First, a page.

16 October, 2014 16 October, 2014

Know Your Fins

Nope, not the ones on your board, the ones that you suddenly see out the corner of your eye, and go “Oh shit! What’s that!?” Here’s a quick guide by millerslocal.co.za to some of the pointy things you could encounter whilst having a surf. So now you’ll be able to identify the ones you can breathe a sigh of relief for, and those you should kak in your wettie for. Thankfully most fins we see are not the kak-in-your-wettie-and-say-your-prayers variety, so let’s start with those:



Definitely the most common fin you’re gonna see in the bay. Easy to ID because of the rake of the fin. That means its shape – kinda like the fin on your board, with a curve to it and the pointy bit angling backwards. These ou’s cruise with plenty mates, so normally that’s the quickest way to get your heart rate to calm down – just look for another fin! More than one fin means they’re friendly fins. Mostly. Unless you’re Shannon Ainslie and have two very unfriendly fins ganging up on you.

They tend to swim then surface pretty frequently so you should see the fin pop up again soon. PE has a resident pod of dolphins that generally cruise south to north in the morning (from Pipe towards Kings) and then north to south in the arvo. Most of the time there’s at least 20-30 of them but sometimes they bring extended family and there can be upwards of 100 shunting past.

Kak-off rating: Starts at 8/10 cos obviously it’s a fin but quickly drops when you spot his mates




These guys are mostly around in summer. They tend to travel in really small groups – normally only 1 or 2, and mostly won’t come too close by as they seem to be kinda shy. Easy to ID cos of their smaller stubby fin sitting atop a hump on their backs.

Kak-off rating: 2/10 cos it’s not a very scary looking fin




Ah, this one you don’t really wanna see. Although supposedly the ones you do see aren’t the ones that are gonna nip you. Cos if they were in attack mode they tend to come at you from under the surface. The fin is pretty distinctive – the classic triangular shape up into a pointy tip, hardly any rake at all – straight up. Generally you’ll see the fin staying above water in cruise mode, whereas dolphins tend to bob up and down. So, if you see a very triangular fin that is staying above the surface…feel free to kak in your wettie!

Whilst trying to stop your heart climbing out your mouth, re-assure yourself that whites hardly ever attack humans. And most of the “attacks” that take place are investigatory more than predatory. Meaning that the sharks don’t have hands, so in order to see what you are they give you a little nip. You have a good chance of surviving an investigatory bite.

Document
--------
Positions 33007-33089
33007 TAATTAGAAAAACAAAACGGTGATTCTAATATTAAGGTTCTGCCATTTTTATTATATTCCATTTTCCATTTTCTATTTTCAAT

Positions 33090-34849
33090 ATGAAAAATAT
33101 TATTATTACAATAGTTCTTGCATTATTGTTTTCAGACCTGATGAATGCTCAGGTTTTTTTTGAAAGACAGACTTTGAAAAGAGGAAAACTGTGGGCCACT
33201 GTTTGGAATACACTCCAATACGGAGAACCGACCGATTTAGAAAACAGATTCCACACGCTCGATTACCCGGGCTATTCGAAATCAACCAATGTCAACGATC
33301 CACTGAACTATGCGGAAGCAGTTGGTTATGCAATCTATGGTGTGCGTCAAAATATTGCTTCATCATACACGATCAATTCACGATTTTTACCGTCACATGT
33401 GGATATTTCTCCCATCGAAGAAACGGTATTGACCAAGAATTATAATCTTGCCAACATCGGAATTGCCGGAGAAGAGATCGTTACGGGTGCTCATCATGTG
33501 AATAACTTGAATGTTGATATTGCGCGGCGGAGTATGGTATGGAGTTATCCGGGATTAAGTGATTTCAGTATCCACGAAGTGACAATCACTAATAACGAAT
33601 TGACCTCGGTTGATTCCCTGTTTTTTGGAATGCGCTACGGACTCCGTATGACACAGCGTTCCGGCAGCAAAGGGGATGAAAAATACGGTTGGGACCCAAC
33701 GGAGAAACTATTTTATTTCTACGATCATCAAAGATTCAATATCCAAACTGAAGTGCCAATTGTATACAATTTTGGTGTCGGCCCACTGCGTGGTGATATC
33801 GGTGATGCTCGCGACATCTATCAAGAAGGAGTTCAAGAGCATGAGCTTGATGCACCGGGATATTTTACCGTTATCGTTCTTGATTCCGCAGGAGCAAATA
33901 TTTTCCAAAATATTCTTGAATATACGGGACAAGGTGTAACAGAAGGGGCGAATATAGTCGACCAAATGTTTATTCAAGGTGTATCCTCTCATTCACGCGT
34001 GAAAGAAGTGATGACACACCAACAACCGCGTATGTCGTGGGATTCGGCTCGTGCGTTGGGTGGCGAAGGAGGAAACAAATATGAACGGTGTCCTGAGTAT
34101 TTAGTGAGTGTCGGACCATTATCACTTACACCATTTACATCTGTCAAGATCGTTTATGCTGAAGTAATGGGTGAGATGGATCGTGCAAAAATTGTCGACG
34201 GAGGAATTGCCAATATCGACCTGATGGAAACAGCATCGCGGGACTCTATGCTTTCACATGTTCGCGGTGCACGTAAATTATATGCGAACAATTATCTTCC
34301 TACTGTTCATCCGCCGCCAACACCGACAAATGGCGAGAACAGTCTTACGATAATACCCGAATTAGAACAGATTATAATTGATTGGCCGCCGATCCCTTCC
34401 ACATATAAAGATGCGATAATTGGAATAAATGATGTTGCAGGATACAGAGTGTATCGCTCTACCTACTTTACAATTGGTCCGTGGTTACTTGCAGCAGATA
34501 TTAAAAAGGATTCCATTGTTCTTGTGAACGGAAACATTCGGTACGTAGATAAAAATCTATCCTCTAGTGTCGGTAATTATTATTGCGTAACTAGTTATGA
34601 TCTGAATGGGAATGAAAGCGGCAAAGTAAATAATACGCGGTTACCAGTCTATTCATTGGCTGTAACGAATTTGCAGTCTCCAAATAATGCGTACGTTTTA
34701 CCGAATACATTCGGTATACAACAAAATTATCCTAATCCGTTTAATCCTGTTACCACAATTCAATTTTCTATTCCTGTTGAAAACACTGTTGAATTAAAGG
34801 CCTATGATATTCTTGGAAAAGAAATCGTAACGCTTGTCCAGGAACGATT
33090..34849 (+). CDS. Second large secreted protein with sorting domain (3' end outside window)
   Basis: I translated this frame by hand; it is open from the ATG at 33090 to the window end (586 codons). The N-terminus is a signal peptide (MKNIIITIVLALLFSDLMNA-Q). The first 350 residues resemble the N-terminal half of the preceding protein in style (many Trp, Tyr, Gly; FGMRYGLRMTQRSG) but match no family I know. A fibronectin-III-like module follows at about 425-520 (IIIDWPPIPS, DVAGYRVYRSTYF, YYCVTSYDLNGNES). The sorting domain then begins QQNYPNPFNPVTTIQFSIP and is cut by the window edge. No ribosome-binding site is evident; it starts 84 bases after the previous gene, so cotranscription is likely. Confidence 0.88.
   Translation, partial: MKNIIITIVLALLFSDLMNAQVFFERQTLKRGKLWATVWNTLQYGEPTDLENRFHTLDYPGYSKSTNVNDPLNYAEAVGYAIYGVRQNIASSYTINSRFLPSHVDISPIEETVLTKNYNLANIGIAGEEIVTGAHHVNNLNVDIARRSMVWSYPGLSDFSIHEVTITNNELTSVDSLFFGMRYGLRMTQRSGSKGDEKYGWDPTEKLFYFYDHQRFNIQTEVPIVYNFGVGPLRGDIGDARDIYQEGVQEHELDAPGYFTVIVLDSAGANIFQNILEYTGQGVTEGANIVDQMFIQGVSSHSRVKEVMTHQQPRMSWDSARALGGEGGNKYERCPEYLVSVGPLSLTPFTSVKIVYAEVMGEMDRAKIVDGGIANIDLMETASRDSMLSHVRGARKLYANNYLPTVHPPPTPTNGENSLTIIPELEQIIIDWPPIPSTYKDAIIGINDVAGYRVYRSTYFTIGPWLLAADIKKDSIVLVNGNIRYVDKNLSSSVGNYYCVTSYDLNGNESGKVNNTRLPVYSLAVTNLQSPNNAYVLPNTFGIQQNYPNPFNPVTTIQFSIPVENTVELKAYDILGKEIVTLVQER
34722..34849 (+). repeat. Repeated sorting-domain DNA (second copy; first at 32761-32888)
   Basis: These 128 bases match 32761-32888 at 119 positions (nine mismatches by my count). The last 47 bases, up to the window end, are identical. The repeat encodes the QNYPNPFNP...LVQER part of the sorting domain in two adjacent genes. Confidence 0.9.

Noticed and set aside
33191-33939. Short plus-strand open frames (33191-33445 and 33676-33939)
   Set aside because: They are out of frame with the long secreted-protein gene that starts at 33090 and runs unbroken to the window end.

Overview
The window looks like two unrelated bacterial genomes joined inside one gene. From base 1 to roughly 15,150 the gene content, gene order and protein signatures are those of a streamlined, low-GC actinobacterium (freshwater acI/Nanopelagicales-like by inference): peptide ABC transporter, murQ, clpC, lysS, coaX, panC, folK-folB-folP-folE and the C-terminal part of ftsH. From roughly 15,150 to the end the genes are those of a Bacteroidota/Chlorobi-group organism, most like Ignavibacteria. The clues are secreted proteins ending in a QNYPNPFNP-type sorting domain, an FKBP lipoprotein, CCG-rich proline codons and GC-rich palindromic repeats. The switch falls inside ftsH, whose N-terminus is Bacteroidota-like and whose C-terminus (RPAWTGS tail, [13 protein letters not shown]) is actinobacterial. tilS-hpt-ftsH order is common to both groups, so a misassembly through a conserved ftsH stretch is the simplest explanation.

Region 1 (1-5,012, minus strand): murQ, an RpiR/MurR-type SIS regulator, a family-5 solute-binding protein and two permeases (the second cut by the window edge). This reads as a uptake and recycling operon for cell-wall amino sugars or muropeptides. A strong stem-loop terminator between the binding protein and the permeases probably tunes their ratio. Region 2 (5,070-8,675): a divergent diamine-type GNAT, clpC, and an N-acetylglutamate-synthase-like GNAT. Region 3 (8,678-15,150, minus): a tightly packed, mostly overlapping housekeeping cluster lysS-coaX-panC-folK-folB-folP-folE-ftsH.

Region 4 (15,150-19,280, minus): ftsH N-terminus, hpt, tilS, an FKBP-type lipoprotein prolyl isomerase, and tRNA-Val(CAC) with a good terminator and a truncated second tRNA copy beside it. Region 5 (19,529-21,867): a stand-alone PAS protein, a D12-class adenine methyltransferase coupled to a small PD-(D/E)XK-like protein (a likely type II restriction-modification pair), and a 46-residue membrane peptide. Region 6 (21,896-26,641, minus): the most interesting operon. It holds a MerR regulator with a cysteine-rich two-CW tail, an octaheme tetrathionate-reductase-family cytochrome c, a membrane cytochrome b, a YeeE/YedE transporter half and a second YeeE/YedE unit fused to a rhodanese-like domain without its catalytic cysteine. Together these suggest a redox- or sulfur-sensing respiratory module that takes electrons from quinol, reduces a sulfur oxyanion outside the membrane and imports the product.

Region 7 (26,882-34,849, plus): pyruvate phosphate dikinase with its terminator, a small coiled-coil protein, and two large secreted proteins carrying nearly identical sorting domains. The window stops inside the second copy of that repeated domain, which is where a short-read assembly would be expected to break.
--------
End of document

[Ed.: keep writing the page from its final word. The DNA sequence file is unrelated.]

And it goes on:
What to do? Keep calm (easier said than done). Keep your eyes on it at all times, whilst you slowly make your way back to the beach. Flap around like a demented kook and he’s only gonna get more interested in you. Keeping eye contact is supposed to help, as apparently they prefer the surprise attack. Plus it means you can see what it’s up to and can give it a shove or poke in the eye if need be. All very nice in theory…

Kak-off rating: Off the charts. Wash your wettie with soap ’n water when you get home.

Another way of knowing it’s a shark is if you spot another fin right behind it – that’s the tail!




Seals wanna be sharks when they grow up. Often they’ll just float out there sticking up one flipper which at first glance looks exactly like a fin. Then you realise the fin isn’t moving, it’s just sitting there. For ages. That’s a seal.

Kak-off rating: The minute you realise it isn’t moving you’re cool





This thing’s HUGE! You’re gonna know straight away what it is. They can be between 1-2m tall. However there are very few cases of wild orcas attacking humans, so you should be OK. Just recently a huge guy did a swim-by the Uluwatu lineup in Bali. Any wave is his wave. Don’t drop in.

Kak-off rating: You’re too busy being amazed to kak off.

“Sure boet, you can have the next set, no worries”




This one’s gonna confuse you for sure. He has a legit looking fin, and it can be a good size, up to 1m high. You’re gonna look twice for sure. The fin tends to be long and narrow, which helps with the ID. He’s actually called a Mola Mola. Not common around PE, but they are there.

Kak-off rating: 3/10 cos it has you guessing for a bit


So now you know how to ID your fins it should make for less panic in the water when you see one cruising past! But when in doubt – GET OUT!!!


Go to millerslocal.co.za for more >>

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